Speaking at an event to boost the image of veterans in entertainment, first lady Michelle Obama offered praise to the movie “American Sniper” for its depiction of military families and “the complex journeys that our men and women in uniform endure.”
Obama spoke to a Washington gathering on Friday organized by Got Your 6, a group that promotes accurate portrayals of veterans in entertainment. Bradley Cooper, who played Chris Kyle in “American Sniper,” was one of the panelists at the event.
“The No. 1 movie in America right now is a complex, emotional depiction of a veteran and his family,” the first lady said, adding that “while I know there have been critics, I felt that, more often than not, this film touches on many of the emotions and experiences that I’ve heard firsthand from military families over these past few years.”
The movie has been a source of debate on issues ranging from its portrayal of Kyle to whether it glorifies violence to whether it is a commentary on U.S. action in Iraq. Nevertheless, the movie has earned praise from Sen. John McCain (R-Arizona) and Jane Fonda, and its director, Clint Eastwood, has argued that it is in many respects anti-war.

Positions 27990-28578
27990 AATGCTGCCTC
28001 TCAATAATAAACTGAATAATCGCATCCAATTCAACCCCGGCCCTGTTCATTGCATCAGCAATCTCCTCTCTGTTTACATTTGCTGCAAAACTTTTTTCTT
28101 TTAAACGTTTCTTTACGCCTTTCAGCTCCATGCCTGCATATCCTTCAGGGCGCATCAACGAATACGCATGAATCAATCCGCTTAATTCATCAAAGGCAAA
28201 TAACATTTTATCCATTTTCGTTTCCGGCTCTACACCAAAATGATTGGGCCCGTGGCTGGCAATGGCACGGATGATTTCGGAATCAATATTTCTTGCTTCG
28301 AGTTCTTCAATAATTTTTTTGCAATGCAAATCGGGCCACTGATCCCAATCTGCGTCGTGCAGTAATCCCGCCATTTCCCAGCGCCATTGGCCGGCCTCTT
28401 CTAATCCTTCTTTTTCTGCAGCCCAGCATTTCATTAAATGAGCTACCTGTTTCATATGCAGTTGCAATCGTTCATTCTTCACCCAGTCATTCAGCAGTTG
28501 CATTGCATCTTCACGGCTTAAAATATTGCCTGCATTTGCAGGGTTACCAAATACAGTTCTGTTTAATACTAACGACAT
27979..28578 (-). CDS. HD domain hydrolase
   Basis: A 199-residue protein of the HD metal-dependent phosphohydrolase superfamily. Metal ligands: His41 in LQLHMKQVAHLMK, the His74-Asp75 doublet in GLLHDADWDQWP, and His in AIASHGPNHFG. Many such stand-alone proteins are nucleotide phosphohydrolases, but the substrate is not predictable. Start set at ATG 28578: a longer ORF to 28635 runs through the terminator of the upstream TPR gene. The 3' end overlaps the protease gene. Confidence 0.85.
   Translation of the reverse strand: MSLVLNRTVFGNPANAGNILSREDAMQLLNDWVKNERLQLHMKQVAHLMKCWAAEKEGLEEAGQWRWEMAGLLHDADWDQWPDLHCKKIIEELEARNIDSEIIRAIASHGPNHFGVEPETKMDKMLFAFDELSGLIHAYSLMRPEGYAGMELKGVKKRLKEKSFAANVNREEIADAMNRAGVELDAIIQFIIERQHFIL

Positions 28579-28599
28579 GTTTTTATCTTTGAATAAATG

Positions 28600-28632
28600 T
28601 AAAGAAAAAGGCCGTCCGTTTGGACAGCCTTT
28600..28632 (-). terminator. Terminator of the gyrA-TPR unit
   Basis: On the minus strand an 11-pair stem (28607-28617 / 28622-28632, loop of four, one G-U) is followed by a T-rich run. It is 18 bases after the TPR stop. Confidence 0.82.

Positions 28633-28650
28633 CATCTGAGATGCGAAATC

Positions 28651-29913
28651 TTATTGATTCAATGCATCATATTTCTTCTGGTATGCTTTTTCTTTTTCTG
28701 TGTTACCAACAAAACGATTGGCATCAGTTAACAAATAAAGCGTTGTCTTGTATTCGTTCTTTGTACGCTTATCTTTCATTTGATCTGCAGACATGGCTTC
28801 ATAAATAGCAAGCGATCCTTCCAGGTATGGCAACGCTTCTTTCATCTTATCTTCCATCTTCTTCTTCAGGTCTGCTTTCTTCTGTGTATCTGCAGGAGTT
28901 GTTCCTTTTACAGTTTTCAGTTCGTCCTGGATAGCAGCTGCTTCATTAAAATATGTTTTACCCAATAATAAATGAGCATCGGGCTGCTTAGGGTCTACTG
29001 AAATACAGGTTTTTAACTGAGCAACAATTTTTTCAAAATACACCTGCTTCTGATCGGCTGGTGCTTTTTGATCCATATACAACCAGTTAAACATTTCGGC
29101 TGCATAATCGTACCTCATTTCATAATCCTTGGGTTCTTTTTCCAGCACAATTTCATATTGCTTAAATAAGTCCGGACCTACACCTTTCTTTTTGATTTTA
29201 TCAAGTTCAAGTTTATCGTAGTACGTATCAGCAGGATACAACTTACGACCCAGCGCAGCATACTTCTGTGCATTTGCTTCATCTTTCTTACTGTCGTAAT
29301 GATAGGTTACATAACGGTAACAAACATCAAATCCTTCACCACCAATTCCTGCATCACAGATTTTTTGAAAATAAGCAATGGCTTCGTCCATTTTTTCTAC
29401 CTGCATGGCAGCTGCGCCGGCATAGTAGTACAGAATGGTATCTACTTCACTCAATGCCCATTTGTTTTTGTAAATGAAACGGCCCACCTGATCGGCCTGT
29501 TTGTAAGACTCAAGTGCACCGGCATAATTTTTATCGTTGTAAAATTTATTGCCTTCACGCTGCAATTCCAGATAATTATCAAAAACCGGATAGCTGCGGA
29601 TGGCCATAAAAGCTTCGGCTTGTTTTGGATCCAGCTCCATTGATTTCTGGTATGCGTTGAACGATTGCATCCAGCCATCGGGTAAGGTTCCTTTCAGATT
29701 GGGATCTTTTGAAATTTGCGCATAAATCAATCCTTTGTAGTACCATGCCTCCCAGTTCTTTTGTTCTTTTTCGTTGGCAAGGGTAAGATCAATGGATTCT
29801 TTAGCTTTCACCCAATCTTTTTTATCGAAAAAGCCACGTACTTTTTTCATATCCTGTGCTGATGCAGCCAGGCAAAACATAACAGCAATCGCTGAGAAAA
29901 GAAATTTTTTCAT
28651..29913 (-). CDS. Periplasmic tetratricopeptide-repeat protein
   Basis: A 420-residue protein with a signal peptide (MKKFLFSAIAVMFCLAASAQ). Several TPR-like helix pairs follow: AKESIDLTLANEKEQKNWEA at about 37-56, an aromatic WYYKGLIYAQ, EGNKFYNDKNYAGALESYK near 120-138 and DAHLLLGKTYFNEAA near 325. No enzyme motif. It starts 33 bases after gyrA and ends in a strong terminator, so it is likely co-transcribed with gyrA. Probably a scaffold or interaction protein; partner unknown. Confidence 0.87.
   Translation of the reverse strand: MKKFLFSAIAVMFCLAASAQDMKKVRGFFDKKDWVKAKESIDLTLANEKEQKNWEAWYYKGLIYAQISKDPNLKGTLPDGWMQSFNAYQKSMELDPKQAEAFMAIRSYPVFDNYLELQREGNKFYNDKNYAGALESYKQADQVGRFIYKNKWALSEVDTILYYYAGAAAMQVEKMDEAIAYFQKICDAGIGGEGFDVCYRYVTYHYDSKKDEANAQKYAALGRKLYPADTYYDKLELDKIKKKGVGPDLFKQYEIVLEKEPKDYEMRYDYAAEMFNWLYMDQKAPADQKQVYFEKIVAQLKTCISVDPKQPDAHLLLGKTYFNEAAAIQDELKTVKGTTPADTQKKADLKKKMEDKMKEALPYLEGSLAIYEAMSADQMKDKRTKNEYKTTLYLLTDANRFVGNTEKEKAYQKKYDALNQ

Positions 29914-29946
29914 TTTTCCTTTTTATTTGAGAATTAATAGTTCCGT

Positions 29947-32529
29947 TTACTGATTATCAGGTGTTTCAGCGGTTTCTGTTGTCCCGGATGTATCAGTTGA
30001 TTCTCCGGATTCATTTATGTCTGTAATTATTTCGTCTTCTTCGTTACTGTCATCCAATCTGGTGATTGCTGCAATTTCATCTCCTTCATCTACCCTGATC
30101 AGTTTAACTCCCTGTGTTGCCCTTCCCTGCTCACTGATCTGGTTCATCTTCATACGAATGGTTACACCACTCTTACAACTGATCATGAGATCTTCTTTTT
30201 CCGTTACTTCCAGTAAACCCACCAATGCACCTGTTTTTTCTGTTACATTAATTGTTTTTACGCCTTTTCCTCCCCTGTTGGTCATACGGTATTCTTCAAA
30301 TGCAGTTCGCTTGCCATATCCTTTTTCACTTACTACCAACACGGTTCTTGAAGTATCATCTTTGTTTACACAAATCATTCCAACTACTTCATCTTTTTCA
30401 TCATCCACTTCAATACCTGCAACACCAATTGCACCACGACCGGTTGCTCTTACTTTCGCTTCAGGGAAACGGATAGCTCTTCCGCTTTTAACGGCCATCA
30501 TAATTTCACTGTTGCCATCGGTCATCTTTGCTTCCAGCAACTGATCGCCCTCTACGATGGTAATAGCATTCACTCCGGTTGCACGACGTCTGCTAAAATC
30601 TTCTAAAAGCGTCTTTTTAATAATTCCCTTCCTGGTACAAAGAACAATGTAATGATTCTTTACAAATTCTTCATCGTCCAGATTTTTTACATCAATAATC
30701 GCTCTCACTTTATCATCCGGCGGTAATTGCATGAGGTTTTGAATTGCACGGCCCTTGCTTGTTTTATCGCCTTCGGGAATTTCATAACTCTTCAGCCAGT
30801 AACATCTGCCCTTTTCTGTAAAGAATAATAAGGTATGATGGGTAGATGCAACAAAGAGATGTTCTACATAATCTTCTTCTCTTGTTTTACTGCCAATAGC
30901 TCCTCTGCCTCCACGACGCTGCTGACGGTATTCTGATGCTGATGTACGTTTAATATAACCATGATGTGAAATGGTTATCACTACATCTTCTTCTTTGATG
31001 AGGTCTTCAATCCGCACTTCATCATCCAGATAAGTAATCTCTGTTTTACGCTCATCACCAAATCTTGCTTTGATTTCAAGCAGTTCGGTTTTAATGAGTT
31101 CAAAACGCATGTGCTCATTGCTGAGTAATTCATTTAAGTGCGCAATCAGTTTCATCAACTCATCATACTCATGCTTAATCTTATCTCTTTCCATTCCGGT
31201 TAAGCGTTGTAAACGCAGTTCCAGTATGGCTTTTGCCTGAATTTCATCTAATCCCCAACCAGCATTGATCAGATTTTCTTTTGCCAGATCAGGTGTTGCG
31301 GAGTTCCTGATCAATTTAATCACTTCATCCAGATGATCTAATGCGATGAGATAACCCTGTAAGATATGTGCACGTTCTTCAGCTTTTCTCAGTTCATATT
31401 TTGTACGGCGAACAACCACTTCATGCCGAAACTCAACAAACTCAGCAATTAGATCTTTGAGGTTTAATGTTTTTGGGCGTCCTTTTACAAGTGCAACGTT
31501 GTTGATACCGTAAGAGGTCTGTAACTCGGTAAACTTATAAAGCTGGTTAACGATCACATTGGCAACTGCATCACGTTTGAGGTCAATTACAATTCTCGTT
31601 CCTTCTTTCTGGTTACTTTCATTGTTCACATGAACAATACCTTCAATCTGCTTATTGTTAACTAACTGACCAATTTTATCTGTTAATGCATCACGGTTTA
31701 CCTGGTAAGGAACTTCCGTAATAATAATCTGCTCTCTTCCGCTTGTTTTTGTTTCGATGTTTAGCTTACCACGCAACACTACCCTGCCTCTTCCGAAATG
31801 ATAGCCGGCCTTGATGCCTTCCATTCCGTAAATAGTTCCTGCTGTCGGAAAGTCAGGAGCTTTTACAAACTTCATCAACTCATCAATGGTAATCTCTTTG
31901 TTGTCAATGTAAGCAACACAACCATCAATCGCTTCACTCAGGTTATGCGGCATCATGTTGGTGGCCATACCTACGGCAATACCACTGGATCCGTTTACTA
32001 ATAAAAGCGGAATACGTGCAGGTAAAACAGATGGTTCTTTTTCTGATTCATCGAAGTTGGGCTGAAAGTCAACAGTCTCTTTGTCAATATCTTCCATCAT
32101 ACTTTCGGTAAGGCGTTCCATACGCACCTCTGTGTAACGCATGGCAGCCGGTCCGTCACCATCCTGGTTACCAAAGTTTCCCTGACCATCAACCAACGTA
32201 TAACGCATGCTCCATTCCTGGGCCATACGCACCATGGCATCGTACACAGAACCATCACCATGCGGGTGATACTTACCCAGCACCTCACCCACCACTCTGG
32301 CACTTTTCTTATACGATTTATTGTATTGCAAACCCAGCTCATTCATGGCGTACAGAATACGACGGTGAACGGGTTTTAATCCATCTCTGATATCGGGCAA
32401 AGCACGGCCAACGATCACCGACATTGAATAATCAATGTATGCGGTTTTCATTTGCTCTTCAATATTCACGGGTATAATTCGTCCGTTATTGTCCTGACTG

Obama said that the movie “reflects those wrenching stories that I’ve heard — the complex journeys that our men and women in uniform endure. The complicated moral decisions they are tasked with every day. The stresses of balancing love of family with a love of country. And the challenges of transitioning back home to their next mission in life.”
She urged those gathered to portray veterans in a way that reflects the complexities of their lives, rather than in ways that are “caricatures,” whether they are shown as downtrodden or as simply saintly.
“Here’s why a movie like this is important: See, the vast majority of Americans will never see these stories,” she said. “They will never grasp these issues on an emotional level without portrayals like this.”
She added that “it’s not like a single episode or a movie will mean that everyone in America will immediately understand” veterans’ full experiences, but “bit by bit, if we can familiarize the country with who these folks truly are, if we can give folks a better picture of everything our veterans have to offer, then we can make a real difference in the lives of these folks and their families.”
At the event, Got Your 6 announced a committee in which movie and TV projects could be awarded “6 Certified” designations for their portrayal of veterans, as well as for hiring veterans in the movie or as technical advisers.
Read Obama’s full remarks here.